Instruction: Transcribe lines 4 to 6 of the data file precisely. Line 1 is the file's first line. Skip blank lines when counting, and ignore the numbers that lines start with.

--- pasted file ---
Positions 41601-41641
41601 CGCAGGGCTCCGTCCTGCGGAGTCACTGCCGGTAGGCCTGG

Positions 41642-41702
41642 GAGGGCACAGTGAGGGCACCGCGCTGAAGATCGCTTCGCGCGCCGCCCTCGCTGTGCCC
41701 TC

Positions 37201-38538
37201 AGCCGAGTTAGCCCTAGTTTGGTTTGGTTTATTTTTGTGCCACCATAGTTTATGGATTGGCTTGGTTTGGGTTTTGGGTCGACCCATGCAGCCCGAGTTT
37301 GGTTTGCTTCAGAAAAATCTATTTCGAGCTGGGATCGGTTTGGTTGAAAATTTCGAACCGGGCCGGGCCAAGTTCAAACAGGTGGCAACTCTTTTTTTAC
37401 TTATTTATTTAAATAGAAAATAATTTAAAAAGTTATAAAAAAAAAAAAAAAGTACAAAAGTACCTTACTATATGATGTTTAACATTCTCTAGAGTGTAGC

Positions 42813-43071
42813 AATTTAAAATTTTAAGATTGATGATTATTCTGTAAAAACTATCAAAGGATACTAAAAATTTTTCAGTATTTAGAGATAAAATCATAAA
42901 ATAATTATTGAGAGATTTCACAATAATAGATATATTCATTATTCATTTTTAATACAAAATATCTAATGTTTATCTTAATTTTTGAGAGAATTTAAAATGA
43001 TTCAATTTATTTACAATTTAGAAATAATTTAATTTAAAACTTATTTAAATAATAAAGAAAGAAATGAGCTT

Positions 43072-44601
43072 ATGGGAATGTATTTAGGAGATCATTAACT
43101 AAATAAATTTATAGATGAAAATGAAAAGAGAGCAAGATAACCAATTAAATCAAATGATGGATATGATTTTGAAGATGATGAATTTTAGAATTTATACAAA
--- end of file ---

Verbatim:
41642 GAGGGCACAGTGAGGGCACCGCGCTGAAGATCGCTTCGCGCGCCGCCCTCGCTGTGCCC
41701 TC

Positions 37201-38538